Instead, Quinlan spent just 18 days in fundraising mode and has landed $10 million in the bargain, according to an SEC filing Feb. 9.
“We actually weren’t planning on raising money until the end of the year,” he said. “It just kind of made sense to take the whole issue off the table.”
Thanks to a Series D from existing investors Tola Capital and Sapphire Ventures, Quinlan is now looking at 2017 as a year to focus on hiring salespeople and software engineers, instead of pitching investors. The company has now raised about $47 million, according to a tally of SEC filings.
Convercent, which makes compliance software used by businesses as small as a minor government contractor and as large as Time Warner, is already hiring at blistering pace. In June, the company was at 57 full-time employees; in a few weeks’ time, Quinlan thinks they’ll be up to 100.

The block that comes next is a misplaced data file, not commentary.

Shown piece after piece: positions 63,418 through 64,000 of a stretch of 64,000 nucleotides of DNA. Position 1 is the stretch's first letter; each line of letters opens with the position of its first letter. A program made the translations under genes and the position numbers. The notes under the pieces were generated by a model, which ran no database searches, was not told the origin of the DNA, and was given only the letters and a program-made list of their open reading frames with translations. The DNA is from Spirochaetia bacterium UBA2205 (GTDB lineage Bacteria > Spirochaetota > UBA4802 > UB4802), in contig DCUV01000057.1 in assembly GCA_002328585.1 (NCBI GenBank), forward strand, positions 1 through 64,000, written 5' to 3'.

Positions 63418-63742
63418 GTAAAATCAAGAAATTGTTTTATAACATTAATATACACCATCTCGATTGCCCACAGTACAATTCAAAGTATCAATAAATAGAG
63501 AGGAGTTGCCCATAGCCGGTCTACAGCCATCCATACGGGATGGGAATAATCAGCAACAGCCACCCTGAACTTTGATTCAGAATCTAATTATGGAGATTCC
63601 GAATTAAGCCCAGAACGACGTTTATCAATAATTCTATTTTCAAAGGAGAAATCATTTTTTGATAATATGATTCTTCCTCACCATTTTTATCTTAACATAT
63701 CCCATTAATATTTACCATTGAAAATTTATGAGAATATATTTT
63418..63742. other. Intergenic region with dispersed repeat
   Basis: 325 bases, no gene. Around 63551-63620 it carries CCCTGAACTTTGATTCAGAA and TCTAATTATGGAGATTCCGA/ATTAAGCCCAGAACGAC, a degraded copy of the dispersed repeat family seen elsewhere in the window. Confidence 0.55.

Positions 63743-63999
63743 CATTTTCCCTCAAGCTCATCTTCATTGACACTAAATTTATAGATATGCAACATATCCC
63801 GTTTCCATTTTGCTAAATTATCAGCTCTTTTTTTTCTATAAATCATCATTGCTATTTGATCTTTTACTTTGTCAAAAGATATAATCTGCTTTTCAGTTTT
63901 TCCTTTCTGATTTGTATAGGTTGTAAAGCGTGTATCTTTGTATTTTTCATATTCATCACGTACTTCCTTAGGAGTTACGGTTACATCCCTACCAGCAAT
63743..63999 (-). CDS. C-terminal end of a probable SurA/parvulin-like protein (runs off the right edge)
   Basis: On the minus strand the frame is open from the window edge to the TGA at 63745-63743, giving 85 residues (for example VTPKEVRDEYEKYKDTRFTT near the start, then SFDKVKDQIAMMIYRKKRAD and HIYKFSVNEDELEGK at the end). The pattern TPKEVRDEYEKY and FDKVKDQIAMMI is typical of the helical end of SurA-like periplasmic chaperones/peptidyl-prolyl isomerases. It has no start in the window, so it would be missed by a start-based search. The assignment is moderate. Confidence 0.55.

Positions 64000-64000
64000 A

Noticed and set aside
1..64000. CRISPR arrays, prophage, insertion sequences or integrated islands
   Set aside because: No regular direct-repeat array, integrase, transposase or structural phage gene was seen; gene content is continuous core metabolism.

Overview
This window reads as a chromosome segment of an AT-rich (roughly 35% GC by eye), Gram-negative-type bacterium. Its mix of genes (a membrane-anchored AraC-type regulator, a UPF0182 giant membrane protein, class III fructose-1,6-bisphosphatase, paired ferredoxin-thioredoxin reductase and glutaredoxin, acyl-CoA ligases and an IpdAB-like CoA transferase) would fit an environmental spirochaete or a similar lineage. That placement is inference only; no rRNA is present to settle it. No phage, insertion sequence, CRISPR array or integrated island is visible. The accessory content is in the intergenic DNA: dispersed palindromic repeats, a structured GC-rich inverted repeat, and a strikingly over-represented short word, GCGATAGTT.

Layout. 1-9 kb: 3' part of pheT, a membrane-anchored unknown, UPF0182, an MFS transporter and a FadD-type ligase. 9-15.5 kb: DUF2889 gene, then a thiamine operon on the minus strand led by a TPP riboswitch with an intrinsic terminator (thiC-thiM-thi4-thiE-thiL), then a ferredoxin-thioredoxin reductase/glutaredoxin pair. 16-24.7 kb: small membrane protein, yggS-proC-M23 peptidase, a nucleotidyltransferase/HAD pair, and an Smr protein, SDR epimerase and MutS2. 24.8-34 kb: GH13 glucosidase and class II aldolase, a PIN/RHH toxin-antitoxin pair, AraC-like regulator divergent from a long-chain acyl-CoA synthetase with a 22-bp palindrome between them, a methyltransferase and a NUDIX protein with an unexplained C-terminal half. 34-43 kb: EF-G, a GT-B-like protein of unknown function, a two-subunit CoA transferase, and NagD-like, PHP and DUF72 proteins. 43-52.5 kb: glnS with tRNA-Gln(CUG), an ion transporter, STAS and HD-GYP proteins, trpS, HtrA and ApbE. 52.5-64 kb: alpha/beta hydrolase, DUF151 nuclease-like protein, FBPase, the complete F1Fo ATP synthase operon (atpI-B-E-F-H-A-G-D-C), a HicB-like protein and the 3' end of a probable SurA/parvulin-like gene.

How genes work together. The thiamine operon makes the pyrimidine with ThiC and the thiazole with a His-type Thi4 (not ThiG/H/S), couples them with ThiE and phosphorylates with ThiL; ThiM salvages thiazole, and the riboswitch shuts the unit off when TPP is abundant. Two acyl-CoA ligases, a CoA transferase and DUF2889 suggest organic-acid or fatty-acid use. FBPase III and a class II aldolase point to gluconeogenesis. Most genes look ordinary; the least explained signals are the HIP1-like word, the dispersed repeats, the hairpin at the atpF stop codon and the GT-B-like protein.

More than 80 of those workers are based in Denver, with a handful working remotely in the U.S. and a few more at the company’s new office in London. While Quinlan doesn’t have to court venture capitalists, he is looking to upsize from the 26,000-square-foot office the company occupies at 929 Broadway.
The startup, a product of the 2012 merger, has cracked 500 customers, Quinlan said, adding more in the last quarter of 2016 than in all of 2015.
To maintain those customers and net some more, the CEO said Convercent is turning its attention toward combining business data like internal company expense reports and third-party payments with compliance data.
Quinlan thinks cross-referencing that data might one day let customers spot potential compliance violations in their infancy. One example: if Walmart officials could cross-check payments to law firms in Mexico against their own internal expense reports and compliance records, Quinlan said, they might have caught a pattern that turned out to be an expensive bribery scandal before it grew any larger.
“It’s not like they’re going to put (bribes) on the invoice,” he said.